Where will people be living?

David Brooks points to a new study from Pew:

“The Pew Research Center just finished a study about where Americans would like to live and what sort of lifestyle they would like to have. The first thing they found is that even in dark times, Americans are still looking over the next horizon. Nearly half of those surveyed said they would rather live in a different type of community from the one they are living in at present.

Second, Americans still want to move outward. City dwellers are least happy with where they live, and cities are one of the least popular places to live. Only 52 percent of urbanites rate their communities ‘excellent’ or ‘very good,’ compared with 68 percent of suburbanites and 71 percent of the people who live in rural America.

Cities remain attractive to the young. Forty-five percent of Americans between the ages of 18 and 34 would like to live in New York City. But cities are profoundly unattractive to people with families and to the elderly. Only 14 percent of Americans 35 and older are interested in living in New York City. Only 8 percent of people over 65 are drawn to Los Angeles. We’ve all heard stories about retirees who move back into cities once their children are grown, but that is more anecdote than trend.”

Read the full article here. (Thanks Bishop Kirk Smith for pointing me toward this article.)

The third point Brooks brings up is that people still have a desire to move to the Western states and cities (including Phoenix).

Brooks primarily focuses on the idea that city planners who are expecting an urban revival will probably be disappointed. But I’m not sure his argument that the suburbs will survive because lots of people don’t want to live downtown will come true.

Let’s assume at least for the moment that a coming energy crunch is going to be delayed by the global economic downturn – which will in turn lower the pressure on people to move out of energy costly suburban settings and into more efficient urban ones. Even with that, there’s still the issue of home ownership collapsing and more people deciding to rent instead. (American homeownership was recently at an all time high due to governmental programs that encouraged it. But it’s not clear that ownership is the best situation for as many people as now own. Unraveling that is going to push people into rental units.)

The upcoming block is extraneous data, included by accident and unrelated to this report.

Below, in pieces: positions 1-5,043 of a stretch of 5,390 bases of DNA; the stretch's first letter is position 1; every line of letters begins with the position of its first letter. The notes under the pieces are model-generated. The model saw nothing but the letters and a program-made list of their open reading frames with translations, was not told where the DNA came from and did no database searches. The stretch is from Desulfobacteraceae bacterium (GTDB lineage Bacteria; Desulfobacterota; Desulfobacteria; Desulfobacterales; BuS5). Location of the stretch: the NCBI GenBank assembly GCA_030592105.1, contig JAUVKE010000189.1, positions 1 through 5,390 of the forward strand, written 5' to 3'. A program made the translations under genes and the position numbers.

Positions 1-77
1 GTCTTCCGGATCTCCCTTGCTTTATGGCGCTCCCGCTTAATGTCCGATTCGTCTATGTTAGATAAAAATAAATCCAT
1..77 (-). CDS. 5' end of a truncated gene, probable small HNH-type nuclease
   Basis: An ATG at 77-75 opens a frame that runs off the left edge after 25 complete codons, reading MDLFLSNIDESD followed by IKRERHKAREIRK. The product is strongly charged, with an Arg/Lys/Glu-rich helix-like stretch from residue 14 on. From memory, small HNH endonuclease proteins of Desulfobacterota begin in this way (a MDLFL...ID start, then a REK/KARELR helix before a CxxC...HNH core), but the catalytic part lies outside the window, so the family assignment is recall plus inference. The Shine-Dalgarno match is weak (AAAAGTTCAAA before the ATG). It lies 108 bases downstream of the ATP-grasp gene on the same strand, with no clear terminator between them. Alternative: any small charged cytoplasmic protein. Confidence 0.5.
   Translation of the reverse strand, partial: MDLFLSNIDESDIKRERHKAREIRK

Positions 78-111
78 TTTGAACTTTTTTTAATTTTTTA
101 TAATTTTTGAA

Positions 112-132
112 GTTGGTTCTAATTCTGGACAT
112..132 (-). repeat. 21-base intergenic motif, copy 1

Additionally the study indicates that there is still a preference among a majority of Americans to live in the suburbs, but I’d be interested to see if the number of people who would prefer an urban setting is higher than the present number of people who live in an urban setting. The strong preference for the young to city living may indicate a cultural shift that is ongoing. (It may also represent the fact that it is the lower and lower middle urban class that are having families right now.)

I’ve been harping for years that the Episcopal Church needs to take these demographic shifts seriously. Maybe this study indicates we have a little more time than I thought, but I don’t think it indicates that we should be abandoning plans to restart urban parishes in favor of planting new suburban ones.

And how interesting that young people are looking to live downtown. We’re seeing that here at our Cathedral where we seeing large numbers of 20 and 30 year old parishioners and smaller numbers of baby-boomers and hero-generation people. What sorts of things does the Episcopal Church which is often found in urban settings need to change to speak to this change in our demographic?

Author: Nick Knisely

Episcopal bishop, dad, astronomer, erstwhile dancer...

2 thoughts on “Where will people be living?”

  1. Good conversation here-
    The elephant in the room is the cost of living in these places. I live in the city of Detroit (me and 2 other people)- we pay taxes that are easily double those of my friends who live in posh Bloomfield Hills, yet have nothing to show for it – understaffed police/fire, deplorable schools (the state took over the district in Dec), ancient libraries only open a few hours a week. We pay far more for utilities, car and homeowner’s insurance, and just about any service you can name. We’re not unlike Chicago, Cleveland and others here. (And yet, there are young people around…) I think more people would be interested in city life if these problems could be addressed-

  2. Thanks Chris. That’s a good point you make.
    But it leads to another criticism I’d make of Brooks’ article. He is assuming that cities will remain statically entrenched in the present form and function even though the demographic changes he’s talking about would significantly change the political makeup of city-life.
    Suburbs have the tax structure and services they provide because the people who chose to live there demand them. If a significant subset of that same demographic moves to the city, city life will change too. Look at how Manhattan changed as more families and young people moved back into the downtown area during the Gulianni administration…

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